Author Topic: gdt high frequency ring  (Read 1602 times)

Offline davekni

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Re: gdt high frequency ring
« Reply #20 on: April 04, 2021, 07:10:23 PM »
Thank you for scoping pictures that helps.  Even with a battery-operated scope, always connect the probe "ground" lead to a steady low-impedance node such as VBus- or VBus+ (the planes marked with red "+" and "-" in your picture, or FET source lead connected to VBus-), not to a gate.  Capacitance of the scope and probe lead will distort readings and can disrupt proper circuit operation.

Shifting horizontal position to the left is fine.  Vertical coupling looks to still be "AC".  It is hard to see at the image resolution, but it looks like the "~" symbol in front of the ch1 10V label at the lower left of the scope capture, which indicates AC-coupled mode.  Change the scope vertical channels to DC-coupled.

The "ringing" shown there looks like it may be multiple transitions from the driver.  Does it show up when scoping one GDT input (with scope "ground" to the driver circuit ground, not to the other GDT output)?

For gate waveform scoping, it can be useful to short VBus+ to VBus- with no power supply connected (or supply set to 0V).
David Knierim

Offline balazs

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Re: gdt high frequency ring
« Reply #21 on: April 04, 2021, 09:19:27 PM »
I closed VBus + towards VBus. I provided the feedback signal with a signal generator. I took out the 74hc14 because when it was in the circuit, it didn't work. I connected the feedback signal directly to the ic pins. Probe directly to the GDT. The signal was perfect. However, when I put on the Primer and placed the 30v on it, the signal became bad again.

The oscilloscope was already in DC mode, this "~" signal is just an ornament.




Offline davekni

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Re: gdt high frequency ring
« Reply #22 on: April 04, 2021, 09:40:01 PM »
Thank you for the DC clarification.  (I'm puzzled why the "~" shows up.  I've seen that used on scopes to indicate AC before.)

The probe connections are still reversed.  The alligator-clip is the scope "ground" connection.  It should be on VBus-.  The probe tip should be on the GDT output where it connects to the gate series resistor.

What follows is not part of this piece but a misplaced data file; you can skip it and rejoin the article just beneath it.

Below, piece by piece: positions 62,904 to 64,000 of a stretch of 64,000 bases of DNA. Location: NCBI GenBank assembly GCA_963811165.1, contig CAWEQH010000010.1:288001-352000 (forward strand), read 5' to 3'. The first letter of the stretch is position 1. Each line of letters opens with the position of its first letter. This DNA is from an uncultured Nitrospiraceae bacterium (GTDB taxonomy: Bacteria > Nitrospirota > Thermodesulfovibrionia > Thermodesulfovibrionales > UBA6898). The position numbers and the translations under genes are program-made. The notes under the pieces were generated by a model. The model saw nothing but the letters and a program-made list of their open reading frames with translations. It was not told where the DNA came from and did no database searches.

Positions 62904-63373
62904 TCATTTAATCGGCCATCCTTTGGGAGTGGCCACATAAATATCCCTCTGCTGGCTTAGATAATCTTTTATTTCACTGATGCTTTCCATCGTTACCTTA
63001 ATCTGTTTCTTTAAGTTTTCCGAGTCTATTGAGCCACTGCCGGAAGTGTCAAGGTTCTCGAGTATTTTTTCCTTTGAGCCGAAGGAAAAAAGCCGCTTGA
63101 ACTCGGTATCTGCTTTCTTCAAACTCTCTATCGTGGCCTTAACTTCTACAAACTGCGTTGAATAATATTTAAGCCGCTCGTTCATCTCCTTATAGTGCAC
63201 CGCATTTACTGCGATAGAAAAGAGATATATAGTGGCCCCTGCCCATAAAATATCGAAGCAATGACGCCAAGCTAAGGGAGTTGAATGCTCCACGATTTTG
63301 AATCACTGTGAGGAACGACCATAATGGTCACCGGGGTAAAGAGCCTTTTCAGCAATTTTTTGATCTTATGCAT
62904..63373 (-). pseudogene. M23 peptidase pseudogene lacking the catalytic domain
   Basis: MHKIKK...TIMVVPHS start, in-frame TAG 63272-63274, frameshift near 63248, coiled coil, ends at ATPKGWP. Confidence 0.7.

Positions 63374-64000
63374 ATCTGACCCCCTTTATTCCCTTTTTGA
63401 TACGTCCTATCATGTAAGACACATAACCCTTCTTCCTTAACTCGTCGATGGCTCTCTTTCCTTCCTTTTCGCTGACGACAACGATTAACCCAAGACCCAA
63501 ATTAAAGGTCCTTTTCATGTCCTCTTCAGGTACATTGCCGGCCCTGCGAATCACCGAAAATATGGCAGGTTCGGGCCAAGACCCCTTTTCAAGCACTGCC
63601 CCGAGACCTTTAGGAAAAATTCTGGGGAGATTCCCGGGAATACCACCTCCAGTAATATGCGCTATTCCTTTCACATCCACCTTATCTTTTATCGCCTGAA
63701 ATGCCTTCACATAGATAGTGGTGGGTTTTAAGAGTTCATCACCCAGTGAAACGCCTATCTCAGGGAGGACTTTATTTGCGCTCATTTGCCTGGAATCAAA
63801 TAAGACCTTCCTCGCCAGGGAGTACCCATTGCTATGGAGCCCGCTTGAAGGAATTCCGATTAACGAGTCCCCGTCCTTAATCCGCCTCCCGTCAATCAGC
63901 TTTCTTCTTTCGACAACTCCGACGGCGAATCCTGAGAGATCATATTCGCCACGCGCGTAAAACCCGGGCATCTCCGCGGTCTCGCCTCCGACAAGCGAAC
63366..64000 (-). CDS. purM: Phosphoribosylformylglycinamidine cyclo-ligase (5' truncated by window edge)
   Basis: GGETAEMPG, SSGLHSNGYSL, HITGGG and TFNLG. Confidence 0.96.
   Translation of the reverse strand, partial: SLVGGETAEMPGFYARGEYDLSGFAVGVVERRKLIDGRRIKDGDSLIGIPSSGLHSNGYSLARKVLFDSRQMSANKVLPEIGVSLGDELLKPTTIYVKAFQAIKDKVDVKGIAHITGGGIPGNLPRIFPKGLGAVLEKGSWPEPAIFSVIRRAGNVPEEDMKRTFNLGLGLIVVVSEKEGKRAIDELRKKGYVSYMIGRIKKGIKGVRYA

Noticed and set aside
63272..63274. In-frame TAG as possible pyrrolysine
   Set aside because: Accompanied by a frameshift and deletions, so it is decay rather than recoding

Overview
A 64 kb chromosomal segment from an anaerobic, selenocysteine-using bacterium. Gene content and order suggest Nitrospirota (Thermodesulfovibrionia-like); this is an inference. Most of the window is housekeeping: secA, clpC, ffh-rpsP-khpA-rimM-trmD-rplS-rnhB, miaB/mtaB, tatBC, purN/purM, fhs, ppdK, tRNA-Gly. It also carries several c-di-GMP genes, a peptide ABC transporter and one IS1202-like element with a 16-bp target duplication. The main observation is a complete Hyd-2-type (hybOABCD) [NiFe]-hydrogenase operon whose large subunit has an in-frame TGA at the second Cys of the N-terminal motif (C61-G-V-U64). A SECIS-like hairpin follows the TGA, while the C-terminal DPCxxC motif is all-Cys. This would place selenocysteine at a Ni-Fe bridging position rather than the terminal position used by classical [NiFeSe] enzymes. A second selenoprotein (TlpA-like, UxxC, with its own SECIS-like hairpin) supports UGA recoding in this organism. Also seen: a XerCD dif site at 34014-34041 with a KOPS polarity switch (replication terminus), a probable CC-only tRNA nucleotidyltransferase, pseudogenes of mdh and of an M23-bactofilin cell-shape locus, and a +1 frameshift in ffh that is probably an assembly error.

If the "ringing" still shows up with VBus powered and the scope correctly connected, then please probe one of the driver outputs (with scope ground on driver board ground).  If you have two probes, it would be ideal to see both simultaneously on ch1 and ch2.

The GDT output with no VBus power looks fine.  My guess is that half-bridge output is coupling to the antenna somehow.
« Last Edit: April 04, 2021, 09:42:08 PM by davekni »
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Offline balazs

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Re: gdt high frequency ring
« Reply #23 on: April 05, 2021, 01:08:17 PM »
I changed the probe leg so the ringing was over. Then I put the 74hc14 back on and tested the antenna. The sign was much prettier than it was.
Would this sign no longer ruin mosfets?


Offline davekni

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Re: gdt high frequency ring
« Reply #24 on: April 05, 2021, 09:21:43 PM »
It still looks like there may be multiple transitions on the GDT input (driver output) with the HC14 connected.  I suggest scoping one of the GDT inputs.

The scope's display of DC coupling appears to be the trigger coupling, not the input channel coupling.  I think you are still in AC-coupled input mode.
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Offline John123

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Re: gdt high frequency ring
« Reply #25 on: April 06, 2021, 06:26:08 AM »
Would some kind of extra filtering or hysteresis help in this case around the 74hc14?

Would this sign no longer ruin mosfets?

Hard to tell, I'd remove the big 400v electrolytic bus filtering capacitor for now and current limit/put a power resistor in series with the supply for testing, that would prevent damaging current spikes in the event of a fault. Have you included the zener gate protection yet?

Also how much of that breadboard is being used here? Those wires jumping around could be coupling into your antenna. Have you got any solderable prototyping board? That would be better and cut out much of the parasitic inductance and capacitance associated with breadboard and jumper wires. I've always had problems using breadboards with this sort of circuit.
« Last Edit: April 06, 2021, 06:33:31 AM by John123 »

Offline balazs

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Re: gdt high frequency ring
« Reply #26 on: April 09, 2021, 07:35:16 PM »
I bought zener diodes and resistors and built the protection. The signal became more beautiful again, and the ringing almost disappeared from it. The oscilloscope has been in DC mode so far, as shown in the first image.
I also measured the signal at the output of 74hc14, this is the second picture. The third image shows the output of the GDT.




Offline davekni

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Re: gdt high frequency ring
« Reply #27 on: April 10, 2021, 03:52:34 AM »
Yes, the 74HC14 scope trace clearly proves the vertical channel is DC-coupled.  The "~" symbol is really strange given that.  Thank you for proving me wrong!

Signals are looking good.  Hope everything continues to go well!
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Re: gdt high frequency ring
« Reply #28 on: April 10, 2021, 11:02:19 AM »